|Winston Duke, Zazie Beetz, Benedict Wong, Tony Hale, Bill Skarsgård, David Rysdahl
|July 15, 2021
Where do you go where you die? It’s the age-old question which has been theorised in movies including What Dreams May Come, The Lovely Bones, Coco and Soul. Brazilian-born writer-director Edson Oda, in his feature film debut, looks at the subject from the opposite end of the spectrum - where are you before being born?
Oda has created a fascinating world that is light on detail but big on intrigue. There are a select group of people, who have already lived on Earth and passed away, that get to choose who is born next. Will (Duke) is one such person and the bulk of the film is spent watching him test a small group of candidates, all who appear in adult form, to decide which one is worthy for human life. The successful applicant will be born 9 months later as a baby while the rest fade away into oblivion (a process that is as simple as it is sad).
That’s not the end of it though. Using a wall of old televisions in his living room, Will keeps a close eye on his previously selections now living on Earth. He takes studious notes about their activities and their mindset. He also uses VHS tapes to record major events (e.g. one of them is about to get married) and places it on their “permanent record” in giant filing cabinets. It’s part of Will’s self-education. He wants to see who is happy and who is not to help shape future decisions about the types of candidates he should select.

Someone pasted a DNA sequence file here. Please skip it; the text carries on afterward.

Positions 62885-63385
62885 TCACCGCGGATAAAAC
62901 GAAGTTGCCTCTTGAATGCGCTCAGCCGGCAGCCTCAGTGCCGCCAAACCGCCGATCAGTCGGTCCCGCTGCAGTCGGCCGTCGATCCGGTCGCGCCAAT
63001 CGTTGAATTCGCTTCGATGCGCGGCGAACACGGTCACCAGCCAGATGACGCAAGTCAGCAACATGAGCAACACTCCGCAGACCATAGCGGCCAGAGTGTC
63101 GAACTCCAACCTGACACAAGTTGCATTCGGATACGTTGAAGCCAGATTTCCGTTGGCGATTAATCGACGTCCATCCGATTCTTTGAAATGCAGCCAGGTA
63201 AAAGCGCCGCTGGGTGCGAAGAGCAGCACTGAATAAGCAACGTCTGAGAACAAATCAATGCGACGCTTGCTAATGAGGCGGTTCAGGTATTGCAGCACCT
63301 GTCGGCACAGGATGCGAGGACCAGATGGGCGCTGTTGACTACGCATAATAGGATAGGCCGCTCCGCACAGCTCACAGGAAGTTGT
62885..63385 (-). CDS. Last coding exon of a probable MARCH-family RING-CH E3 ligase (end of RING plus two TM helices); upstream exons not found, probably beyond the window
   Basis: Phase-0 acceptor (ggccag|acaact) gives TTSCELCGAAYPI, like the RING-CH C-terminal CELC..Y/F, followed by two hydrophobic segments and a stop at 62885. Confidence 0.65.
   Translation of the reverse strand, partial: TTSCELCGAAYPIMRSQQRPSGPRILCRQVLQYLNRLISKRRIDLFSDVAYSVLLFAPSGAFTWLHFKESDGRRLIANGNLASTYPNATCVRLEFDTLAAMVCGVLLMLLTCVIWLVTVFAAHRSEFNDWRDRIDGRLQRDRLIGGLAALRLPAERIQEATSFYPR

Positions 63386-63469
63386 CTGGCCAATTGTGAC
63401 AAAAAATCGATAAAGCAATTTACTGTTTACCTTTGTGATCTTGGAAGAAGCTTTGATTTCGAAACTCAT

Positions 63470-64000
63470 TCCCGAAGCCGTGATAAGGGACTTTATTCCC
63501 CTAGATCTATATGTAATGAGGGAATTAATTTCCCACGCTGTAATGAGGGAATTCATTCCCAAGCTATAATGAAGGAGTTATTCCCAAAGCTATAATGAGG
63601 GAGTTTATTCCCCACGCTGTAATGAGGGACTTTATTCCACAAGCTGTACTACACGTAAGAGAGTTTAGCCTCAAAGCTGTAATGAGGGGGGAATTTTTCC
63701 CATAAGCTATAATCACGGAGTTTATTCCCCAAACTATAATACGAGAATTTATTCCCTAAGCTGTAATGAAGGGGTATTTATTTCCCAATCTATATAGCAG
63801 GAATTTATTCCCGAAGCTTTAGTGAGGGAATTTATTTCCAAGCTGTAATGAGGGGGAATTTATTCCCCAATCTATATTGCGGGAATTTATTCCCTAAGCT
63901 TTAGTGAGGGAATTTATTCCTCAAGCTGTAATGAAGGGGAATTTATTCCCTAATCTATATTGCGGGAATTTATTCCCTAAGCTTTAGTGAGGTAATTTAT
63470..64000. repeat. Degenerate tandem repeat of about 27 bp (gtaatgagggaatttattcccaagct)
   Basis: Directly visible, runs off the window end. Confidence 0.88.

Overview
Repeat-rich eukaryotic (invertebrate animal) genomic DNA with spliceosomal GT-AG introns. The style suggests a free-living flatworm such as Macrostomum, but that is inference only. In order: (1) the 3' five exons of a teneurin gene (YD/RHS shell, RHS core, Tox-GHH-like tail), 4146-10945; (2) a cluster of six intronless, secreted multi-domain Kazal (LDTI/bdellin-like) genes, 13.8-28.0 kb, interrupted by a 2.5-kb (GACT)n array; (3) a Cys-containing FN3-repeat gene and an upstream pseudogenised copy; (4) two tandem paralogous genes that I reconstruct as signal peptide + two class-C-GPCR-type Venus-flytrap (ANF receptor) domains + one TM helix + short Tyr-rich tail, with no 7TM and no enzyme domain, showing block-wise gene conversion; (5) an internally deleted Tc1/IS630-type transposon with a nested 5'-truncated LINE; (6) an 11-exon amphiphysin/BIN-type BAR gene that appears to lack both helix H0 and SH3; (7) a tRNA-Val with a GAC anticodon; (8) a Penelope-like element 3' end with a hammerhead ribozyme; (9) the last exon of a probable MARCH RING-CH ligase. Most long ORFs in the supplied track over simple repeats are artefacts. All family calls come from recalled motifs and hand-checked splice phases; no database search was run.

The reason Will is currently interviewing for a “vacancy” is because a young woman he previously selected just committed suicide. It’s left him in a state of shock and together with a close friend (Wong), he looks back over old notes and recordings to understand why she took her own life and how he missed the warning signs. He shouldn’t dwell (there’s no big boss to scold him or ask questions) but it’s clearly something he can’t let go.
It’s a great concept but there’s a lack of tension and meaning that preventing me from fully latching on. The applicants don’t cross paths too often and so the bulk of the film is spent on semi-repetitive one-on-one interview sessions between Will and each character. It’s hard to work out what he’s looking for. That said, there are some beautiful sequences where Will helps each of them create one great final memory before fading away. Star Winston Duke (Black Panther, Us) is at his very best in these scenes.
It doesn’t quite deliver on its emotional mission but Nine Days takes chances and deserves a look.